Open GL Super Bible

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Building the Palette

Unfortunately, at this time OpenGL for Windows will only support 3-3-2 palettes in RGBA color mode. This is actually specified in the PIXELFORMATDESCRIPTOR returned by DescribePixelFormat(). The members cRedBits, cGreenBits, and cBluebits specify 3, 3, and 2, respectively, for the number of bits that can represent each component. Furthermore, the cRedShift, cGreenShift, and cBlueShift values specify how much to shift the respective component value to the left (in this case, 0, 3, and 6 for red, green, and blue shifts). These sets of values compose the palette index (Figure 8-14).

Figure 8-14  3-3-2 palette packing

The code in Listing 8-4 creates a palette if needed and returns its handle. This function makes use of the component bit counts and shift information in the PIXELFORMATDESCRIPTOR to accommodate any subsequent palette requirements, such as a 2-2-2 palette .

Listing 8-4 Function to create a palette for OpenGL

// If necessary, creates a 3-3-2 palette for the device context listed.
   HPALETTE hRetPal = NULL;     // Handle to palette to be created
   PIXELFORMATDESCRIPTOR pfd;   // Pixel Format Descriptor
   LOGPALETTE *pPal;            // Pointer to memory for logical palette
   int nPixelFormat;            // Pixel format index
   int nColors;                 // Number of entries in palette
   int i;                       // Counting variable
   BYTE RedRange,GreenRange,BlueRange;
                                // Range for each color entry (7,7,and 3) 
   // Get the pixel format index and retrieve the pixel format description
   nPixelFormat = GetPixelFormat(hDC);
   DescribePixelFormat(hDC, nPixelFormat, sizeof(PIXELFORMATDESCRIPTOR),
   // Does this pixel format require a palette?  If not, do not create a
   // palette and just return NULL
   if(!(pfd.dwFlags & PFD_NEED_PALETTE))
           return NULL; 
   // Number of entries in palette. 8 bits yields 256 entries
   nColors = 1 << pfd.cColorBits; 
   // Allocate space for a logical palette structure plus all the palette
   // entries
   pPal = (LOGPALETTE*)malloc(sizeof(LOGPALETTE) +
   // Fill in palette header
   pPal->palVersion = 0x300;// Windows 3.0
   pPal->palNumEntries = nColors; // table size 
   // Build mask of all 1's. This creates a number represented by having
   // the low order ?bits set, where ?= pfd.cRedBits, pfd.cGreenBits,and
   // pfd.cBlueBits.
   RedRange = (1 << pfd.cRedBits) -1;       // 7 for 3-3-2 palettes
   GreenRange = (1 << pfd.cGreenBits) - 1;  // 7 for 3-3-2 palettes
   BlueRange = (1 << pfd.cBlueBits) -1;     // 3 for 3-3-2 palettes 
   // Loop through all the palette entries
   for(i = 0; i < nColors; i++)
           // Fill in the 8-bit equivalents for each component
           pPal->palPalEntry[i].peRed = (i >> pfd.cRedShift) & RedRange;
           pPal->palPalEntry[i].peRed = (unsigned char)(
                      (double) pPal->palPalEntry[i].peRed * 255.0
   / RedRange); 
           pPal->palPalEntry[i].peGreen = (i >> pfd.cGreenShift)
   & GreenRange;
           pPal->palPalEntry[i].peGreen = (unsigned char)(
                      (double)pPal->palPalEntry[i].peGreen * 255.0
           pPal->palPalEntry[i].peBlue = (i >> pfd.cBlueShift)
   & BlueRange;
           pPal->palPalEntry[i].peBlue = (unsigned char)(
                      (double)pPal->palPalEntry[i].peBlue * 255.0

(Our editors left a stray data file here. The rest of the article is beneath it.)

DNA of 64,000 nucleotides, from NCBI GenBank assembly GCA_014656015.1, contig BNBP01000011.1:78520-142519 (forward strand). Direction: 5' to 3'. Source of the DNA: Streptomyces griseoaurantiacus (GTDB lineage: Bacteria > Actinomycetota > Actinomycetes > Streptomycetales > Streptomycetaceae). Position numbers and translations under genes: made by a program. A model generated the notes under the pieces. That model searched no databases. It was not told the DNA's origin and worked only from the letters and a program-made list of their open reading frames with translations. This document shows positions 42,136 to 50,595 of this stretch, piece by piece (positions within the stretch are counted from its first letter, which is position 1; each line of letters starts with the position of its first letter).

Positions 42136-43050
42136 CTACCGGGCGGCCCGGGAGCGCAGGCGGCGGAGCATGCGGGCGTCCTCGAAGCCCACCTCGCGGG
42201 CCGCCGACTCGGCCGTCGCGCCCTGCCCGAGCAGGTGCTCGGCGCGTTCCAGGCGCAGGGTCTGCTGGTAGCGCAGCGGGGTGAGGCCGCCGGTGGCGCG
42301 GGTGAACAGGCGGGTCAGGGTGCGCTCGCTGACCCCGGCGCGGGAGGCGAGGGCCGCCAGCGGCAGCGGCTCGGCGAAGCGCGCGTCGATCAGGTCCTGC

/ BlueRange); 
           pPal->palPalEntry[i].peFlags = (unsigned char) NULL;
   // Create the palette
   hRetPal = CreatePalette(pPal); 
   // Go ahead and select and realize the palette for this device context
   // Free the memory used for the logical palette structure
   // Return the handle to the new palette
   return hRetPal;

Palette Creation and Disposal

The palette should be created and realized before the rendering context is created or made current. The function in Listing 8-4 requires only the device context, once the pixel format has been set. It will then return a handle to a palette if one is needed. Listing 8-5 shows the sequence of operations when the window is created and destroyed. This is similar to code presented previously for the creation and destruction of the rendering context, only now it also takes into account the possible existence of a palette.

Listing 8-5 A palette is created and destroyed

     // Window creation, setup for OpenGL
     case WM_CREATE:
             // Store the device context
             hDC = GetDC(hWnd);

             // Select the pixel format

             // Create the palette if needed
             hPalette = GetOpenGLPalette(hDC);

             // Create the rendering context and make it current
             hRC = wglCreateContext(hDC);
             wglMakeCurrent(hDC, hRC);

     // Window is being destroyed, cleanup
     case WM_DESTROY:
            // Deselect the current rendering context and delete it

            // If a palette was created, destroy it here
            if(hPalette != NULL)

            // Tell the application to terminate after the window
            // is gone.

Some Restrictions Apply

Not all of your 256 palette entries will actually be mapped to the system palette. Windows reserves 20 entries for static system colors that include the standard 16 VGA/EGA colors. This protects the standard windows components (title bars, buttons, etc.) from alteration whenever an application changes the system palette. When your application realizes its palette, these 20 colors will not be overwritten. Fortunately, some of these colors already exist or are closely matched in the 3-3-2 palette. Those that don’t are closely enough matched that you shouldn’t be able to tell the difference.

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